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Resiliency and remembrance: Maj. Gen. Barker's exit interview

Army Maj. Gen. Vincent Barker, U.S. Transportation Command chief of staff

SCOTT AIR FORCE BASE, Ill. — Army Maj. Gen. Vincent Barker, U.S. Transportation Command chief of staff, retires on May 19 after 42 years of uniformed service. With his tenure coming to an end, Barker sat with USTRANSCOM public affairs for an exit interview to discuss his military journey, the importance of resiliency and what he'll miss most after he hangs up his uniform for the last time.


What inspired you to join the military?

Maj. Gen. Barker:

I think the thing that inspired me to join the military are the stories I've heard. My dad was an Army veteran. All four of his brothers were veterans. Two of my mom's brothers were veterans. And as I was growing up, hearing those stories, I knew right away that I wanted to be in the military. 

I have been interested in it for as long as I can remember. If I wasn't out in the woods, hunting, fishing, or playing sports, I was playing with my G.I. Joes or Army men. But it was dad and hearing his stories that inspired me to join.  


You were a Marine first before you joined the Army. Can you tell me more about that transition?

Maj. Gen. Barker:

Sure. I get that question a lot. 'Why did you transition from the Marine Corps to the Army?' So, since I was 14 years old, all I wanted to be was a Marine. And, so, that's what I did. It was a great experience, but I knew that I wanted to go to college when my enlistment was up.

I hadn't thought much about being a Marine officer at the time. And I was talking to my dad on the phone right before I was discharged [asking for advice]. I knew I was going to school at Wisconsin Stevens Point, and my dad said, 'Well, why don't you look at joining Army ROTC?' — And that's what I did.


Mind talking about your time in the Marine Corps and why you joined?

Maj. Gen. Barker:

Absolutely. I love to read about history, and when I was a kid, I got pulled in by the Marine Corps by their history, the uniform, the discipline, and all that cool stuff, and I thought that's what I wanted to do. 

My dad would have rather seen me do something else because he's an Army veteran. He wanted to see me join the Coast Guard because he thought they lived well and everything, you know? But I wanted to be a Marine. 

He said, 'Then if you go for it, do it right,' and that's what I did.


After the Marine Corps, you took some time at the University of Wisconsin-Stevens Point. How did that prepare you for the Army?

Maj. Gen. Barker:

Like me, a lot of the cadets were prior enlisted, but ROTC prepared me to think like an officer. I learned a great deal: leading people and taking care of people. That's what I learned the most from Stevens Point.


Can you tell me about your Army career and how you ended up at TRANSCOM?

Maj. Gen. Barker:

I was commissioned in 1987 into the Wisconsin Army National Guard as a field artillery officer [and other positions since] until 2000, when I transferred to the Army Reserve. From there, I moved to transportation, or logistics, which I've been doing ever since.

Before coming to [USTRANSCOM] I was the deputy to the inspector general for the Army at the Pentagon. I just came off a deployment with Operation Inherent Resolve, and I thought I was going to a command in the Army Reserve next. But, sometime around April of 2021, Army Lt. Gen. [Leslie] Smith, now retired, walked into my office and said, 'Hey, Vince, you know you're being considered to be the chief of staff at USTRANSCOM?'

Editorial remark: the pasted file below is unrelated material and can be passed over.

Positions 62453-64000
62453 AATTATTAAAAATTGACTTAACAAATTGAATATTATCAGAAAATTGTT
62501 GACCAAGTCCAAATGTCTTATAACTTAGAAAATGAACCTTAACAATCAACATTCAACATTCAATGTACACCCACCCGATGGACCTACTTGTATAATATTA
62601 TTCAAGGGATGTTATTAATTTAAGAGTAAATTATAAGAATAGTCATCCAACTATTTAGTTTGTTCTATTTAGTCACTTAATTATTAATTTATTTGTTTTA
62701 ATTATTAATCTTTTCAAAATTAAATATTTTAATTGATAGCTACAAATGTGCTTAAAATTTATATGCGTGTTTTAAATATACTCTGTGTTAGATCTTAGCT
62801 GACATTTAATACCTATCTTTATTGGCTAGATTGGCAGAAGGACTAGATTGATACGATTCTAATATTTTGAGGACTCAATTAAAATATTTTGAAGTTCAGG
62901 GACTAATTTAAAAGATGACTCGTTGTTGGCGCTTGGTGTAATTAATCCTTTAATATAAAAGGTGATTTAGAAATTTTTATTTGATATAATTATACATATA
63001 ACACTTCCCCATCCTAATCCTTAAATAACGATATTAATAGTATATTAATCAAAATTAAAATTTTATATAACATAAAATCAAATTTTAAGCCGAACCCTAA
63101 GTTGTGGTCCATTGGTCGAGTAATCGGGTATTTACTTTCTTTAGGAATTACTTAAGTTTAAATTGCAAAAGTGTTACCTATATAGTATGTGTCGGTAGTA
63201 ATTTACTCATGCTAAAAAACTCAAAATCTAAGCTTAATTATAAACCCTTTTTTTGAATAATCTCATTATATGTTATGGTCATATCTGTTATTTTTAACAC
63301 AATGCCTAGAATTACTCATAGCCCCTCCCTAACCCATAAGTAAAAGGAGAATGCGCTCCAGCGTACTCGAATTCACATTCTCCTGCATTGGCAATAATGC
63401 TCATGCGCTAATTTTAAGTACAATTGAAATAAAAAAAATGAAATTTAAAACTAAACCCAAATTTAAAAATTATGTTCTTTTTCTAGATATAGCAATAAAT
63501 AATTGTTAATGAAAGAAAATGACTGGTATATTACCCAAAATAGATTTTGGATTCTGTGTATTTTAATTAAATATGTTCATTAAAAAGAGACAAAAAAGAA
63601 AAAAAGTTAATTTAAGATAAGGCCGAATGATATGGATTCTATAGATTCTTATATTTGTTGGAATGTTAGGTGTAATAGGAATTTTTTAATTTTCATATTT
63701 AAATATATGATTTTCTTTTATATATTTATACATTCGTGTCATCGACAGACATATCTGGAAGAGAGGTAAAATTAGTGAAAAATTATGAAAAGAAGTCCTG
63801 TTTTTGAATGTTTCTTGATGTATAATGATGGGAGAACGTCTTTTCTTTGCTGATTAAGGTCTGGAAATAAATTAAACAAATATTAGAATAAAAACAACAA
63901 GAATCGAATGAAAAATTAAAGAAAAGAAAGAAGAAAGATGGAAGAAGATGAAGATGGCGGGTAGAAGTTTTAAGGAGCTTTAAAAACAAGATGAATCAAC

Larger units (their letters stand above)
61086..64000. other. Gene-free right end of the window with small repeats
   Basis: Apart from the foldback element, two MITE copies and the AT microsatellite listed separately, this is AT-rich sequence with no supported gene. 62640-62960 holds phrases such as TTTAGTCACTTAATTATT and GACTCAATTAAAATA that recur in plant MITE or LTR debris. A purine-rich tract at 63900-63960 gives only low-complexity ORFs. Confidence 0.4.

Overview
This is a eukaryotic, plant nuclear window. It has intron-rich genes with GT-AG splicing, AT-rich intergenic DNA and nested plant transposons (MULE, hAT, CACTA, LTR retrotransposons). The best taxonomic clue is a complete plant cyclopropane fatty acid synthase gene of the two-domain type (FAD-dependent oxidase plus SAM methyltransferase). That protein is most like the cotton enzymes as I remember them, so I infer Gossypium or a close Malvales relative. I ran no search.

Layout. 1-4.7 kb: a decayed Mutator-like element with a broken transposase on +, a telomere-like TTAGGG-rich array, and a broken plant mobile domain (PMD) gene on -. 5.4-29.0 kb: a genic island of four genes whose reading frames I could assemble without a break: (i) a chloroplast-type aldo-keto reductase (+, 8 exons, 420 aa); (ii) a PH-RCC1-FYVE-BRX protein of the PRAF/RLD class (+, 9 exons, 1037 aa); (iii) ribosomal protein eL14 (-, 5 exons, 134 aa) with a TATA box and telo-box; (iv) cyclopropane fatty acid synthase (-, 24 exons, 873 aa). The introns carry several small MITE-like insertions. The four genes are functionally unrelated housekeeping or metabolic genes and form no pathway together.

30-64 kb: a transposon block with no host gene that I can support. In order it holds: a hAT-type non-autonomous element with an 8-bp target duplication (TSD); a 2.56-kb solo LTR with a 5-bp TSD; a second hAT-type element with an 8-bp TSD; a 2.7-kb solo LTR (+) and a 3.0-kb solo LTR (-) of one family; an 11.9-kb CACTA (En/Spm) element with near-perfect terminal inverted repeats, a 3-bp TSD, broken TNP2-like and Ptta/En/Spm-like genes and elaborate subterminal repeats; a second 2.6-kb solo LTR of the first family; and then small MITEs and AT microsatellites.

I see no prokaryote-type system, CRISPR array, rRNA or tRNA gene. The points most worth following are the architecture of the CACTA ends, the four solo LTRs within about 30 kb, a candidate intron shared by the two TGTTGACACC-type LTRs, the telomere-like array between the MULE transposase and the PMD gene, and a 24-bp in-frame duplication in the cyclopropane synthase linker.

'No sir,' I replied.

'Well, you are, and Gen. [Steven] Lyons is going to give you a call.'

So, Gen. Lyons called me, and we had a great conversation, and that's how I ended up here.


Changing directions; as you look back at your service, what challenges did your family have to overcome during your military career?

Maj. Gen. Barker:

Time together, even when I was home, I had teleconferences, courses to take, and my civilian job — I was always working. 

I tried hard not to let those extra responsibilities detract from my family time, but it's hard as you gain rank and more responsibility follows.

My family, my wife — they are the best. From the mobilizations, deployments … since 9/11, there were times when I was gone more than home. 


Would you say that resiliency is not only important to military members, but their families, too?

Maj. Gen. Barker:

Resiliency is probably one of the greatest strengths that a military person and their family members need to have. You have to be flexible and willing to accept the challenges of this profession. Things change with short notice: moves, positions, work, and mission requirements. 

It takes a special person to serve in the military and maybe more so to be a military family because they're the ones that suffer.


Do you have a send-off message you'd like to share with the USTRANSCOM team?

Maj. Gen. Barker:

I am so thankful and grateful that I get to end my career at USTRANSCOM. We are the global sustainer for the Department of Defense; nothing moves without us. I think about the events over the last two years and how they have magnified that: The withdrawal from Afghanistan, Operation Baby Formula, and support to Ukraine.

Logistics is the strength of our nation. We are the only nation in the world with the capability and capacity to conduct the global sustainment operations that we do. It has been an honor and privilege to serve with the team here. 

We're going to miss everybody here a great deal. Thank you for letting me be a part of a team with such amazing, brilliant, smart people.

Editor's note: This transcript was edited for length and clarity.

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